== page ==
“Absolutely! First of all I would like to commend my friend, Danie Harris, for her amazing job conceptualizing, directing, and editing this video completely remotely. After a couple of zoom chats Danie pitched three concepts to me, and as soon as I heard the idea of having these disembodied hands manipulating my face in different ways I was sold! It all kind of clicked in my mind. The song ‘Guillotine’ tells the story of what could really end up being a very toxic situation if no changes are made. I like to think of the white background as representing the inner you that’s untouchable by the rest of the world because you never see ‘the hands’ enter when in this white space. The yellow and blue backgrounds on the contrary are the version of you that you put out into the world that can either be built up or broken down by situations, people, etc. So with that context, the video tells the story of it just being you at first, then having this person (the hands) enter your life, and before you know it they start to become all encompassing and you’re slowly losing yourself in them in the worst way (the gradual addition of the paint). I think the best part of this is that the video ends on the all white background which hopefully shows that you can break out of the cycle and still have a version of you to fall back on.”
Knowing your story from your debut single release to now, it’s clear that working friendships and collaboration is super important to you, how did you come to know your UK based co-producer, Féz?
“So the best part about our friendship is that I’ve never met Féz in real life and the first time I chatted with him live was as we were creating the EP. Féz actually followed me on instagram a couple years back after hearing the first song I put on Spotify, ‘Cuffin’ SZN‘. Since then I did some vocals on one of his unreleased tracks, and generally I had just been watching the music he was putting out. After watching him put out some absolutely stellar tracks with other artists, I could see how stylistically aligned we were, I honestly was just waiting for the right time to bug him. So as soon as I had the idea of making this EP I knew I was going to ask him to work on it. There was no doubt in my mind that he was the perfect person to make these songs into what I knew they could be!”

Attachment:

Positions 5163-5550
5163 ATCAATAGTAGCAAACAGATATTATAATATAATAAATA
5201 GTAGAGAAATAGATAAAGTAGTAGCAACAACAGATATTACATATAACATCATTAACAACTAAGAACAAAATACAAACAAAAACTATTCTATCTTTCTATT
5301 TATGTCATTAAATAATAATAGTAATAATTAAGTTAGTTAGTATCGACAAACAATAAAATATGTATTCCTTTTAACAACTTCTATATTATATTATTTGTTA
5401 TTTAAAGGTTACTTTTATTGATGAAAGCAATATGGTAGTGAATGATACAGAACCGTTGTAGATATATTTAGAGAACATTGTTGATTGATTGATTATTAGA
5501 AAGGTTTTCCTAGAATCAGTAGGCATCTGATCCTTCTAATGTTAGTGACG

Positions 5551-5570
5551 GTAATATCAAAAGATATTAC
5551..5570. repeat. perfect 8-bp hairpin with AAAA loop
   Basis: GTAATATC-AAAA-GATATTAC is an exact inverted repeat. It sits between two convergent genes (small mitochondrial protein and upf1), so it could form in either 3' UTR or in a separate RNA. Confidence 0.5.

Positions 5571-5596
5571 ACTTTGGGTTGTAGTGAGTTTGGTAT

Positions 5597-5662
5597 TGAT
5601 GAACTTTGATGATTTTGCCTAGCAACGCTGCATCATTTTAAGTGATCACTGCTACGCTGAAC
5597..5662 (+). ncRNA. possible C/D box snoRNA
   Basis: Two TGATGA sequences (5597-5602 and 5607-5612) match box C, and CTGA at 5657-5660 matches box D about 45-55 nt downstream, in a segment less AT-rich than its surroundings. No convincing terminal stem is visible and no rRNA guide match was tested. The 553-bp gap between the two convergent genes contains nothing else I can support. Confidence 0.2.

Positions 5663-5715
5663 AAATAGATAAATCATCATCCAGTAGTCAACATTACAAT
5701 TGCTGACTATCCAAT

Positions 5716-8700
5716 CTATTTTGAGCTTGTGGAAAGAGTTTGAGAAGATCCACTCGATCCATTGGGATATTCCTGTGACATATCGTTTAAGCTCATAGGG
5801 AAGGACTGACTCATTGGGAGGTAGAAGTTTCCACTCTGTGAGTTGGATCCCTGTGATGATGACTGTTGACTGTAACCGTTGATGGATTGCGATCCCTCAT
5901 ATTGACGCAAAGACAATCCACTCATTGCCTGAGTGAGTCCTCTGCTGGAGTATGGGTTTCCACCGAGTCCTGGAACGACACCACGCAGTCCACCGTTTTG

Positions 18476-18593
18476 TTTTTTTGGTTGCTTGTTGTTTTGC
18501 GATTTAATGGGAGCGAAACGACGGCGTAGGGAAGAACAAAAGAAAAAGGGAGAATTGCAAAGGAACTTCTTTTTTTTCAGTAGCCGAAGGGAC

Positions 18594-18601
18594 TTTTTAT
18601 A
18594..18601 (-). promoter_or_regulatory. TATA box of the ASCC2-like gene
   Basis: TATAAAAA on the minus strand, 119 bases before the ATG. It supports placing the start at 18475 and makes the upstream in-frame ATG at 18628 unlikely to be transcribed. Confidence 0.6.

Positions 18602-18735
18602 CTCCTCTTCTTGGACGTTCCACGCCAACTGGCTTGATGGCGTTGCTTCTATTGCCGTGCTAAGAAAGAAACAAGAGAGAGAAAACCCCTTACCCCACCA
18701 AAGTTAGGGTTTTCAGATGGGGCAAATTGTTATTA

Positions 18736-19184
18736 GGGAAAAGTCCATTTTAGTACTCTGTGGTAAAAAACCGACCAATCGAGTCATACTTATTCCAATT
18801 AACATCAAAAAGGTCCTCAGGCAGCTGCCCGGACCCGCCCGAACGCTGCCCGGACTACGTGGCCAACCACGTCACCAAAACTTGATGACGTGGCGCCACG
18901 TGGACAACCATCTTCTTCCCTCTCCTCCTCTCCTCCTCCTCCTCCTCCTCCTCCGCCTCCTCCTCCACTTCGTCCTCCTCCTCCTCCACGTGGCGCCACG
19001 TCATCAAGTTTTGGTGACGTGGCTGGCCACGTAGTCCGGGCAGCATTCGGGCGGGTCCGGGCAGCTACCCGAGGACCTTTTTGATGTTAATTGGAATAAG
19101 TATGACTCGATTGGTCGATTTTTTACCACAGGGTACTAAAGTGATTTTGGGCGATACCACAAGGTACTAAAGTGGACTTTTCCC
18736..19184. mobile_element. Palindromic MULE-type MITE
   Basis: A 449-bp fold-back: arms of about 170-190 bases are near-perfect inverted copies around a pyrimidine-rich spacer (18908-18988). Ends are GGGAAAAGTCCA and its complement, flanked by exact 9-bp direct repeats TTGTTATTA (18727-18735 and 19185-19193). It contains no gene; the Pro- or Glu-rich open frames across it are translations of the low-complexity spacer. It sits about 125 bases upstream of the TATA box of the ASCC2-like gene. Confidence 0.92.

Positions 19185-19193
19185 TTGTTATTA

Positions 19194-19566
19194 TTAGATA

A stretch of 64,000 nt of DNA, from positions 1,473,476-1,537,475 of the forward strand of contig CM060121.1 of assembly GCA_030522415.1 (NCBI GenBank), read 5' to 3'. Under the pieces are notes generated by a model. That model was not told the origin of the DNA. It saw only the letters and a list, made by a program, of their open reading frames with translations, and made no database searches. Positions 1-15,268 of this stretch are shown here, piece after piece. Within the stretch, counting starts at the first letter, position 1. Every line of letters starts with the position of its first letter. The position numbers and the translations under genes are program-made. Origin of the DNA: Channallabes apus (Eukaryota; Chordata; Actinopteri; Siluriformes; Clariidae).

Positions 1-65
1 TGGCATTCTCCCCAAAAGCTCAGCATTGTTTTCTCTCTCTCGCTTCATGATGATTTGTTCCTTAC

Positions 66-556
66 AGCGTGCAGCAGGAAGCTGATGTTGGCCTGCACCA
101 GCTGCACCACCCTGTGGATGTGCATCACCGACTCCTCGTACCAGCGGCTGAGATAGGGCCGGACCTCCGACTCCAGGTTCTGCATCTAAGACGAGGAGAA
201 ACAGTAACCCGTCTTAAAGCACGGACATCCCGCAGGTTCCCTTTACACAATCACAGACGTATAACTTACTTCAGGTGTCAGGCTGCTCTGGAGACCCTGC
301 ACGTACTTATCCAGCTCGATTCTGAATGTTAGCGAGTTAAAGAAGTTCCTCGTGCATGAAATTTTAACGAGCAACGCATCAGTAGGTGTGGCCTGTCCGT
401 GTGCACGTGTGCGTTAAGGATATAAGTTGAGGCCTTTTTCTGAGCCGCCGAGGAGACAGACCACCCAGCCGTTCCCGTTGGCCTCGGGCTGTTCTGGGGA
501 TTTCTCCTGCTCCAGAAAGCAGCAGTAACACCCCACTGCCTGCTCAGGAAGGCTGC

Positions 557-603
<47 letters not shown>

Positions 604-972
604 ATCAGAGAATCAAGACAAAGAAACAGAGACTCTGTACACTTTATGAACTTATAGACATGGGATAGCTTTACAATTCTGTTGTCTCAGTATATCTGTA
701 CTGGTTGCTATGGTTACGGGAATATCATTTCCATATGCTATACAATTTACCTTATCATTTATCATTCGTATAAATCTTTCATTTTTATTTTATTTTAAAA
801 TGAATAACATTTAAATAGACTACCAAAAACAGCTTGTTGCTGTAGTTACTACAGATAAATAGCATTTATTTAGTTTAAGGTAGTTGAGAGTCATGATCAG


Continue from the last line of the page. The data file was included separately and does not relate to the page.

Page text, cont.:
Your debut EP Side Effects is out next month, how are you feeling about putting your first full-length project out?
“It feels absolutely surreal. I’ve been writing music since I was 12, and at that time I never thought I would get to the point where I felt comfortable sharing ONE of my songs with the world let alone a handful at the same time. So I think it’s so exciting because 1) I love each and every one of these songs on the project so it feels like it speaks to my growth as a songwriter and 2) it also speaks to the personal growth I’ve gone through because I’d say for me half of the fight is usually building up the confidence to put myself out there. I’ve said this before, but my music is an extension of me, so sharing it is scary because if people don’t like it, it feels like people don’t like ME. But I’ve done a lot of self-work to get out of my head and convince myself that in all aspects of my life my only job is to put out authentic, aligned, and uninhibited pieces of myself into the world, and it feels so good living my life this way.”
Lastly, to spread some positive vibes… what’s something that you’re grateful for right now?
“The support from my family and friends since I started making music as a kid. I’m grateful for my parents who got me a MacBook at 12 years old so that I could learn how to produce, my friends in college who had to listen to all of the random songs I was writing then, and my fiancé now who puts up with me destroying our home to make my first music video. There are so many other people and I’m just grateful for all of them.“
Listen to Ci Majr – Guillotine